Coccygeal interatoma is a prenatal tumor of the coccyx that is usually benign and associated with abnormal development of the primitive streak. The tumor can be detected prenatally and treated if necessary. The prenatal treatment mainly stabilizes the circulation of the embryo.
What is a coccyx interatoma?
Germ cell tumors are tumors that arise from the germ cells. In women, the tumors are usually benign. The male sex is more often affected by malignant forms. Coccyx interatoma is the most common manifestation of germ cell tumors in infancy. The teratoma is located in the coccyx tumor in the area of the coccyx and corresponds to a malformation tumor of the spine. For comprehensive guide to rupture of the spleen, please visit growtheology.com.
In part, the tumor invades the fetal pelvis from the spine. Teratoma literally means “monster tumor”. Coccyx interatomas are often large at birth, appropriate to the term, and visible to the naked eye. Although these are mostly benign tumors, the risk of degeneration should not be underestimated. Large coccyx interatomas are already evident in fine ultrasound before birth. Depending on the degree of blood flow, a previously benign coccyx tumor can have serious or even fatal consequences.
The coccyx interatoma is a malformation tumor. As the name implies, the proliferation is due to a malformation during embryonic development. The malformation affects the developmental phase of the primitive streak. The primitive streak actually regresses during gastrulation. Patients with coccyx interatoma suffer from incomplete regression of the primitive streak.
In the coccyx interatoma, the remnants of the strip become a tumor at the rear end of the embryonic spine. The resulting tumor often causes the individual germ layers to develop incorrectly. This connection can disturb all kinds of tissues, organs and limbs of the embryo during development. Coccyx interatomes with a particularly high blood supply can, for example, result in heart failure and thus cause the unborn child to die.
Symptoms, Ailments & Signs
The coccyx interatoma can manifest as a mature tumor the size of a child’s head. In milder cases, the teratoma is not necessarily noticeable immediately after birth, but only manifests itself in a slight swelling in the coccyx area. The teratoma can have little or a lot of blood flow. If the coccyx interatomas are heavily supplied with blood, the newborn often suffers from functional impairments of the heart.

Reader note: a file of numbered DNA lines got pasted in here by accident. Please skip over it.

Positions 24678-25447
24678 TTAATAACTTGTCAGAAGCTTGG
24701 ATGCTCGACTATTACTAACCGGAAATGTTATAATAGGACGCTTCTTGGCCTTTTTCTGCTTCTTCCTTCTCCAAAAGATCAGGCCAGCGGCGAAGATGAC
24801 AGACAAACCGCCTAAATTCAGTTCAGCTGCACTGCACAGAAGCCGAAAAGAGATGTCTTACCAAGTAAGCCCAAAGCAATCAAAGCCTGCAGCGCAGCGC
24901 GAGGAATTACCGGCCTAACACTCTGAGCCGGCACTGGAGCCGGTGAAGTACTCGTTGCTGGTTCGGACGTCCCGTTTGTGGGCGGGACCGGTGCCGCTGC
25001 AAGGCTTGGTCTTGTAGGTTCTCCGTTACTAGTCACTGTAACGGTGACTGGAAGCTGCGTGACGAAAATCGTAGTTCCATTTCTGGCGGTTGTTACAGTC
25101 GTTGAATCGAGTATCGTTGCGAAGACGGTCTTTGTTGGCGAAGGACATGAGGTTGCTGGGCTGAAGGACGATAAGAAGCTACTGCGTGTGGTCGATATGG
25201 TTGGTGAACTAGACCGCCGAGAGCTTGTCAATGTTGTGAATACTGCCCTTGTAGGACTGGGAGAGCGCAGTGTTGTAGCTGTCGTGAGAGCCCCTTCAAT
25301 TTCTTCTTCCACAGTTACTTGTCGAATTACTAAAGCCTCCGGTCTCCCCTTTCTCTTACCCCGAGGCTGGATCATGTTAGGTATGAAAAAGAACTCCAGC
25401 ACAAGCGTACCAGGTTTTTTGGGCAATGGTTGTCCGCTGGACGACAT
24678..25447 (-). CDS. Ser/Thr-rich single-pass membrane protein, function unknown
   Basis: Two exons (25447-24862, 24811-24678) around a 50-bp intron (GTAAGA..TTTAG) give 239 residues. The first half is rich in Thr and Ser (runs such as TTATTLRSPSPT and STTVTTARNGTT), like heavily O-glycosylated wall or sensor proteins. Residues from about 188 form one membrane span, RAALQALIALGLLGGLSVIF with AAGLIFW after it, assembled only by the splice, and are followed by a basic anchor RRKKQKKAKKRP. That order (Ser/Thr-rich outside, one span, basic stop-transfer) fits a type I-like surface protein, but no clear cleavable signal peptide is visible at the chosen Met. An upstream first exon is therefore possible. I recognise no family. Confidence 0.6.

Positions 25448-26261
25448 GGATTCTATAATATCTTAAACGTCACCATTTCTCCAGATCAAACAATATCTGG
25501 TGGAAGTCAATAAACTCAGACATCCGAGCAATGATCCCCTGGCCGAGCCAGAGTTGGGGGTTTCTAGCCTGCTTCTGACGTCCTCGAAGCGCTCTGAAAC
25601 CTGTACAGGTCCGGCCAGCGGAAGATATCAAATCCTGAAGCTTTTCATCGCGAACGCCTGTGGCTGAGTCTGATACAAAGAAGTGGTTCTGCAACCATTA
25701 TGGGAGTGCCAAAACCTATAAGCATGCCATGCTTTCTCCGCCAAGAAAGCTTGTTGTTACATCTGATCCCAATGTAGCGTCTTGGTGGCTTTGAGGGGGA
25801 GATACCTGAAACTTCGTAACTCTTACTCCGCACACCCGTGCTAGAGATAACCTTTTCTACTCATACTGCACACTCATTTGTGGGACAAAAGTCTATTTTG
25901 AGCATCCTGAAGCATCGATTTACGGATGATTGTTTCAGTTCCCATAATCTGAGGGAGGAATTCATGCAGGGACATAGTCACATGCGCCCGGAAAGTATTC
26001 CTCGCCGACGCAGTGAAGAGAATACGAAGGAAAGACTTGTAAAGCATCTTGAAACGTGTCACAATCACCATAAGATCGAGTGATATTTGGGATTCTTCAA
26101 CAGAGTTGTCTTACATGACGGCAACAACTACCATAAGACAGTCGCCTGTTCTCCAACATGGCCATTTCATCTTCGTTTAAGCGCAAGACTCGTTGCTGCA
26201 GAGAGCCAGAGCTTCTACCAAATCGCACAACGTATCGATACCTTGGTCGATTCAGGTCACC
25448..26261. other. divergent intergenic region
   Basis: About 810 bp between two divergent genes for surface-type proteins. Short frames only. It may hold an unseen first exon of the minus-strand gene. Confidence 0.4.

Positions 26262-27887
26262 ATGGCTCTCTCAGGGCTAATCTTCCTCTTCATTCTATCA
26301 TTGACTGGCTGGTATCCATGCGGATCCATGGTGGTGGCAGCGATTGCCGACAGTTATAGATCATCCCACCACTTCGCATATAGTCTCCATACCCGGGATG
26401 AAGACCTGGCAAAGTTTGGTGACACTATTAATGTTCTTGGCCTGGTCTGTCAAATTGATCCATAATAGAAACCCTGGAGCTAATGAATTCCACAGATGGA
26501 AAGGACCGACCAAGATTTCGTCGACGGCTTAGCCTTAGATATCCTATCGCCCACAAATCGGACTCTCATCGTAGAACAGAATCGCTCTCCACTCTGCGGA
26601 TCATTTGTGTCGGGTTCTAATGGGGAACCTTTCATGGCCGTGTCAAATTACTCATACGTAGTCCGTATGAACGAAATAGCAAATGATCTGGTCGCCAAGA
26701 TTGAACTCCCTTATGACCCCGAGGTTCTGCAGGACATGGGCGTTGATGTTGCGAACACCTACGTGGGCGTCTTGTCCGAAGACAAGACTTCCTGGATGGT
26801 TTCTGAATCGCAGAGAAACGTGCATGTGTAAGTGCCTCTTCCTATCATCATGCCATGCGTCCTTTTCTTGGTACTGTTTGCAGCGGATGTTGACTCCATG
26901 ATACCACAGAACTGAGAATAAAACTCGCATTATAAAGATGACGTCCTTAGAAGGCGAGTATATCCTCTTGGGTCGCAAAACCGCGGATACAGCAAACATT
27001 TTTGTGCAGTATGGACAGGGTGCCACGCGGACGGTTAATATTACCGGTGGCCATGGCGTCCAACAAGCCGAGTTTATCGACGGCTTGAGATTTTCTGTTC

Pelvic teratomas often compress the bladder or bowel and produce associated associated symptoms. For example, particularly large, compressing teratomas can also cause pain. If the spinal canal is infiltrated, there may be restricted movement, which is usually due to the severe pain.
In some cases, the pregnant woman also suffers from symptoms during pregnancy. For example, mirror syndrome during pregnancy can be due to an interatoma in the coccyx of the unborn child. Abdominal pain, shortness of breath and massive edema formation were observed in part as a reflection of the fetal disease in the pregnant woman.
Diagnosis & course of disease
The diagnosis of a large coccyx teratoma is usually made prenatally using fine ultrasound. If the teratoma is not prominent in size, the doctor makes the diagnosis postnatally. Usually he develops a first suspicion of the widespread tumor through palpation. In addition to blood tests, he uses radiological methods for diagnostics. Above all, alpha-fetoprotein is determined in the child’s blood.
Imaging such as sonography is used to accurately depict the coccyx area. In addition to the location, the size of the growth is determined via the imaging. Magnetic resonance imaging is the method of choice for precise diagnostics. The MRI also helps doctors to plan the treatment steps. The prognosis for patients with coccygeal interatomas depends primarily on the malignancy and the degree of its perfusion. Prenatal diagnosis has a positive effect on the prognosis.
In most cases, coccyx interatoma does not cause any particular complications or discomfort. The tumor is usually benign, so that metastases do not form. The coccyx interatoma does not always have to lead to problems. In many people, the symptom is only discovered by accident, although it can show up as swelling in the tailbone.
The swelling is often not associated with pain. Due to the increased blood flow, however, heart problems can occur, which can lead to a serious course, especially in newborns. Movement restrictions can also occur in this area and possibly have a negative impact on the development of the child. Furthermore, the patients often suffer from abdominal pain or shortness of breath, so that the coccyx interatoma must be removed in any case.
As a rule, there are no special complications during the removal and treatment of this tumor. After that, however, chemotherapy is necessary, which is associated with side effects. Furthermore, the affected person is dependent on regular examinations in order to avoid further tumors. Successful treatment of the coccygeal teratoma does not result in a reduced life expectancy for the patient.
When should you go to the doctor?